Portico in spring

Popular geopolitics in Russia and post-Soviet Eastern Europe

This two-day workshop is intended to advance research into the societal or ‘citizen-level’ dimension of geopolitics in Russia and post-Soviet Eastern Europe.  Participants will be invited from a range of social science and humanities disciplines to address the following interrelated questions:

  • How do citizens (‘the public’) in Russia, Ukraine, Belarus and other post-Soviet states view ‘the West’, their regional neighbourhood and their countries’ place within it?
  • How are geopolitical narratives in these countries sustained or challenged by domestic and transnational media, popular culture, government policies (including education and public diplomacy) and processes beyond state control (e.g. travel, migration and increasing internet access)?
  • How might approaches, methods and evidence from different disciplines be combined to further our understanding of such issues?

See further details on the workshop. Attendance is by invitation only, but anyone interested in the results of the workshop should contact Joanna Szostek

The topicality of the workshop can be judged by the ongoing unrest in Ukraine, where the popular appeal of a ‘European’ future and antipathy towards the Moscow-oriented alternative prompted hundreds of thousands to protest against the government during ‘EuroMaidan’. In Russia, popular mistrust of the West has persisted since the end of the Cold War, a fact which has shaped Moscow’s international conduct and been exploited to justify suppression of (allegedly ‘Western-funded’) domestic opposition. Both Western and non-Western states now engage in various forms of public diplomacy, hoping to enhance their image in the eyes of foreign populations and thereby increase support for their international agendas. Yet popular perceptions of the foreign ‘other’ and its relationship to the national ‘self’ tend to have deep roots in a complex nexus of influences, including education, personal experience, popular culture and mass media. Furthering understanding of these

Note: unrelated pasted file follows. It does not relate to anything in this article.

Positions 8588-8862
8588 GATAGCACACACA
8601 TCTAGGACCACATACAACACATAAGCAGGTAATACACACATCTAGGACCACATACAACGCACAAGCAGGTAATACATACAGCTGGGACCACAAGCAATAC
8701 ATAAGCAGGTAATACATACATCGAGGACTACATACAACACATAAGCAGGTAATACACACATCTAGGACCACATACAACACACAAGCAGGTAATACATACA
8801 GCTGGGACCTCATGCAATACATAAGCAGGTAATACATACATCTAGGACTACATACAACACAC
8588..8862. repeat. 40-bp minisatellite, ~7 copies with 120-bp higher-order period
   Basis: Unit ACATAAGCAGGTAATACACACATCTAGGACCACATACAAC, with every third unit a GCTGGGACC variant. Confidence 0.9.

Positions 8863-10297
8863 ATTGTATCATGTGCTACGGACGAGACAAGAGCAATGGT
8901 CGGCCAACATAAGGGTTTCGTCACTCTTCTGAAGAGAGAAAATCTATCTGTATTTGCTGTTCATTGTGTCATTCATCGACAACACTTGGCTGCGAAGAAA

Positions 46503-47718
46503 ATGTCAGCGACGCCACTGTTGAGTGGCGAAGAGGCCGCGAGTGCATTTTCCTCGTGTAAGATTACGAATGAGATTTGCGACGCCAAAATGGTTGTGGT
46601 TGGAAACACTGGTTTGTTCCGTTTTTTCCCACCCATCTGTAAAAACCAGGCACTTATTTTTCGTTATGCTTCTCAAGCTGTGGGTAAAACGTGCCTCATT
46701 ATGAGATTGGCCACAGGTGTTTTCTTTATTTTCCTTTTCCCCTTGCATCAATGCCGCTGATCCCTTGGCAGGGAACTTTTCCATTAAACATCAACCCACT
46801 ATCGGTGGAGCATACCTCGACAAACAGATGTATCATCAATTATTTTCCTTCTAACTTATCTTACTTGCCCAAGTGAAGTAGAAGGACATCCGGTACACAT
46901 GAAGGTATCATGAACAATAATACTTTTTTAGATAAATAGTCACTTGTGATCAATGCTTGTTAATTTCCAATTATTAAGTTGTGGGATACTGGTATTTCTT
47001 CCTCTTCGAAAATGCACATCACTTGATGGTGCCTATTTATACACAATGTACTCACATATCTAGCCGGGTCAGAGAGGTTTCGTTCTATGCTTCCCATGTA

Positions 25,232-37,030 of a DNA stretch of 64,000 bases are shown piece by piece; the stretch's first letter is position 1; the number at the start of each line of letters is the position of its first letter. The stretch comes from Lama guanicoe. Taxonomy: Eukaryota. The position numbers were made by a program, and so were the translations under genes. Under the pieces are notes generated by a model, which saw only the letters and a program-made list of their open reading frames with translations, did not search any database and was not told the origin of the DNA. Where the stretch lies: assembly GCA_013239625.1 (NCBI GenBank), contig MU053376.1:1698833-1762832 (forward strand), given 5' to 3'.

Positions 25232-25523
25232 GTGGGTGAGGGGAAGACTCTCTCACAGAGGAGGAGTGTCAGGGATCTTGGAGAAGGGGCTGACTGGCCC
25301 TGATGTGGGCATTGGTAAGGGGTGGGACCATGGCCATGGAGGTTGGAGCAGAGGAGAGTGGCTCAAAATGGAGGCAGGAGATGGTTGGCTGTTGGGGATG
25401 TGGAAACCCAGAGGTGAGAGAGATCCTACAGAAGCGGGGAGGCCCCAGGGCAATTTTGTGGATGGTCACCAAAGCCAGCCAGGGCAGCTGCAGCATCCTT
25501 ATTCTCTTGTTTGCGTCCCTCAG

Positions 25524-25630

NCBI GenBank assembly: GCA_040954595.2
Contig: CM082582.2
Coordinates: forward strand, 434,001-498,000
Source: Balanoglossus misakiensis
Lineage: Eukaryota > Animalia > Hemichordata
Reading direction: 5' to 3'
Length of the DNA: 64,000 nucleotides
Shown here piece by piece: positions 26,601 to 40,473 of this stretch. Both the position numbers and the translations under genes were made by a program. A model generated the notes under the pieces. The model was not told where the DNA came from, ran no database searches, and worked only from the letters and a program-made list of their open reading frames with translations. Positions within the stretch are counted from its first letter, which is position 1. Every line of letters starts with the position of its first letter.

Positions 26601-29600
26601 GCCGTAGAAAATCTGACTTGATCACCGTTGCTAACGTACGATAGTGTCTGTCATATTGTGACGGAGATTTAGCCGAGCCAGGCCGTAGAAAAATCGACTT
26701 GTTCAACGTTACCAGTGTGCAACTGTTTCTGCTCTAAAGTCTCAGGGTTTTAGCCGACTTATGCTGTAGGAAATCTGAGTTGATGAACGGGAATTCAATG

dynamics in the post-Soviet context is the overarching aim of the proposed event.

The workshop is being led by SSEES (Dr Joanna Szostek, UCL Mellon Fellow) in collaboration with the UCL Department of Geography (Dr Jason Dittmer, Reader in Human Geography). There is considerable potential for cross-fertilization between work on ‘popular geopolitics’ conducted within Geography [1] and work on public opinion and the media conducted within Political Science/Area Studies [2]. The workshop is intended to facilitate such cross-fertilization by bringing together experts
from both these disciplines and others, including Anthropology, Sociology, Media/Communications and Cultural Studies.

The workshop will be held under the auspices of the UCL Mellon Programme 2013-2015, the theme of which is ‘Communities, Globalisation and Cultural Exchange’. The Mellon Programme is currently funding a study of geopolitical attitudes among Russian university students, results from which will be disseminated and discussed at the workshop. The workshop is expected to result in an edited volume. Dr Szostek is also in contact with the Foreign and Commonwealth Office and the British Council with a view to disseminating relevant findings beyond academia to policy-makers and public diplomacy practitioners working in the post-Soviet region.

Joanna Szostek


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